1. Is the club being dishonest about its use of “Hull City Tigers”, the presumed forerunner to “Hull Tigers”? That’s not a pleasant accusation to level at our own club, particularly when thoughts should be focussed upon an impending return to the Premier League. But when we see the new sign outside the training ground, in conjunction with a raft of other Hull City Tigers evidence, we must unhappily conclude that the assertion it’s purely for commercial purposes is false.
2. Perhaps they conclude that we’re idiots and will accept this hateful rebranding if it’s done slowly and slyly enough. Maybe they calculate that the excitement of the top flight will somehow make us forget 109 years of heritage, or that pliable Soccer AM-raised NuFanz now outnumber grumpy Boothferry Park veterans by a sufficient margin as to make it worth the risk. Perhaps they just don’t give a toss what we think. But we know the club are reading, so let’s once again spell it out as clearly as possible: any rebranding whatsoever involving the club’s name is completely unacceptable.
3. The mooted benefits are wholly illusory. The idea that millions of football fans abroad will magically cotton onto City purely because of a name change is so ridiculous as to be hardly worth discussing. It won’t attract new customers; it will simply alienate lots of existing ones. Hardly sparkling business acumen. And it’s depressing to hear City fans witlessly extolling these alleged benefits in a bid to sound knowledgeable about the modern game. This is all Championship Manager’s fault.
4. So, no benefits, but no little duplicitousness. Where’s the consultation? When has such an emotive topic ever been raised in an open and honest fashion? Nowhere. This leaves a desperately sour taste in the mouth. At least be honest with us.
5. The truly absurd thing is that the notion of pushing the Tigers brand abroad is actually a very good idea. We have a fine, stout, traditionally English name that we’ve grown to like over the past century and a bit and would like to keep, if that’s alright; equally, we’re blessed with the best nickname of any team in England. That should be taken advantage of, and can be with a bit of imagination, but not by clumsily appending it to our name and making us sound like participants of ice hockey, rugby league or a silly American sport.
6. Of course it’s possible we’re overreacting. We have before, and we will again. But one thing is undoubtedly true: if this happens, then even its subsequent reversal will not spare us from mockery that will last forever. The terraces have long memories and this has the potential to make us a laughing stock as long as we all live, and deservedly so – which makes it all the more important to halt the madness now, before it’s too late.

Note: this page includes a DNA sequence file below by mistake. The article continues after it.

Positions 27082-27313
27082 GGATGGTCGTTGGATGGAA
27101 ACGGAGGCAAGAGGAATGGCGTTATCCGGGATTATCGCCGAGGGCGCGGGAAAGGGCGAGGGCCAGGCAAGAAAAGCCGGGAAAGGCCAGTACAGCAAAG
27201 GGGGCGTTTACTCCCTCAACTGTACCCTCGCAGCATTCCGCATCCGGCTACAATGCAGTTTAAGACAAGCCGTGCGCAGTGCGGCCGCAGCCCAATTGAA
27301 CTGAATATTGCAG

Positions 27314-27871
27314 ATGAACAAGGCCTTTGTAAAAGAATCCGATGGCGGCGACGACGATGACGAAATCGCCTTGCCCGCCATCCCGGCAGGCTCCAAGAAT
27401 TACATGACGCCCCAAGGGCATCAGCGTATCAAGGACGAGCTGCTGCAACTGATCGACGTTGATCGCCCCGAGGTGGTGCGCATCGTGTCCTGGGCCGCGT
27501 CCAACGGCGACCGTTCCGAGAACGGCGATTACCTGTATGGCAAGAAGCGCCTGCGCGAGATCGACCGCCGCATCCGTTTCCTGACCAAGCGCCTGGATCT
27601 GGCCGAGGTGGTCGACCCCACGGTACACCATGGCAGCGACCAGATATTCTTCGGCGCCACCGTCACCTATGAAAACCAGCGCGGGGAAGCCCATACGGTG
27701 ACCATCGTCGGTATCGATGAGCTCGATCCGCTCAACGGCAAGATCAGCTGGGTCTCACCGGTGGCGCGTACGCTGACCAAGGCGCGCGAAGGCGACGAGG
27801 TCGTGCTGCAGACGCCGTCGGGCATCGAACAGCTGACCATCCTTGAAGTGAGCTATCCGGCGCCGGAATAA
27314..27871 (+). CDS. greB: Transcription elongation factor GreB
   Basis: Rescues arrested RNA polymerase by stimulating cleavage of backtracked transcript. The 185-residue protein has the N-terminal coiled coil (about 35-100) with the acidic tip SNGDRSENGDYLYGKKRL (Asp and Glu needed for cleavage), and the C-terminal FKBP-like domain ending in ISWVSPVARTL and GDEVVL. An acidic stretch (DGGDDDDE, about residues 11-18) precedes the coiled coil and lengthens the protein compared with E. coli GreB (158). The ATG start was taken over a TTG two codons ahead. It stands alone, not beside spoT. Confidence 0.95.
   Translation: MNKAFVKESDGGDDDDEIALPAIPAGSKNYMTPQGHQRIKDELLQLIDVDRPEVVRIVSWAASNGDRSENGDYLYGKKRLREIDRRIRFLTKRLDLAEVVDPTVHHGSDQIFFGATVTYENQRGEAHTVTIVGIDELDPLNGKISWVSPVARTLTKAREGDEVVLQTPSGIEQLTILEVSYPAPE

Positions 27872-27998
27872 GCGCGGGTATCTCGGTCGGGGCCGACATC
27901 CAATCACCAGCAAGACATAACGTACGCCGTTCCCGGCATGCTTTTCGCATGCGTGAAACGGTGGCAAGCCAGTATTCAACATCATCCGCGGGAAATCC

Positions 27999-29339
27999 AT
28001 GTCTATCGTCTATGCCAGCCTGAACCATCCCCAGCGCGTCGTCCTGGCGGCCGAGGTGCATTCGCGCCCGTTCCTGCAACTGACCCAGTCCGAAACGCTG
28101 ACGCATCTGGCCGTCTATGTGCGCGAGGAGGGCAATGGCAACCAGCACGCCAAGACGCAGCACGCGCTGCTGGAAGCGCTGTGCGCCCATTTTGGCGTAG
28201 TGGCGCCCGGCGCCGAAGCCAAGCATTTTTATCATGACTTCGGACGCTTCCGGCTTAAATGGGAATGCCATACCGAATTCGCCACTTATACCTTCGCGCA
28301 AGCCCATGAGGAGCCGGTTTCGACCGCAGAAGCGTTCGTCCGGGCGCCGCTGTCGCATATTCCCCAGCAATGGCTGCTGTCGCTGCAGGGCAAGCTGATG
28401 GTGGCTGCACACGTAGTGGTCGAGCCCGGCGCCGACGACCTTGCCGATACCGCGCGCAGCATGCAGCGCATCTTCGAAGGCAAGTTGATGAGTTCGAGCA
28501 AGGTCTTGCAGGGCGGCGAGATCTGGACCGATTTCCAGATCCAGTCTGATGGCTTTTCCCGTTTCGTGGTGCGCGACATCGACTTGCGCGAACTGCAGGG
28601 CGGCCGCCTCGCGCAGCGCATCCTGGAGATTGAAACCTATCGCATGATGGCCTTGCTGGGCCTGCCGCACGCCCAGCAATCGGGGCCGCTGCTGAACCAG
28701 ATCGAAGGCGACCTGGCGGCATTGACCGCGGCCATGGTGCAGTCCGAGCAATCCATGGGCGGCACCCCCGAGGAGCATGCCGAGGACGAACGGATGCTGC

7. We’re grumpy. So let’s continue. £50 for Chelsea?! No-one wins prizes for originality by grouching about ludicrous ticket prices, so perhaps it’s worth looking at a bigger picture instead. At present, British sport is on perhaps its biggest high in recent memory. The glorious 2012 Olympics are still fresh in our memories, in tennis we have a reigning Wimbledon and US champion, two of golf’s majors are presently held by Brits, the last and next Tour de France winners are from these shores, the British & Irish Lions recently provided great happiness for eggchasing advocates, while the nation is about to be transfixed by the latest installment of the Ashes. And what is football’s counter-offer? Fifty pound tickets and Hull fucking Tigers.
8. Football is no longer merely in danger of eating itself, it’s already begun. Autocannibalism is enthusiastically underway, and the whole fascinatingly grisly process is actually speeding up. When we hear of City fans with decades of service to the cause not even thinking of attending the opening game of the season because of the ticket price, something is seriously sick with the whole game. Maybe it needs another sport to genuinely overtake in the nation’s affections to jolt it back to reality. After all, who would you rather see on the news – Alistair Cook, Justin Rose, Andy Murray…or John Terry?
9. Adel Taarabt? No thanks. Great player, but a deeply unappealing human being.
10. Let’s end on a happy note. On Thursday, two of your humble editors are going to Portugal to watch City, see the sights and sounds of southern Iberia, and perhaps even have the occasional glass of beer. We’ll try not to sound too smug as we – to quote one of our number – live-tweet the shit out of it.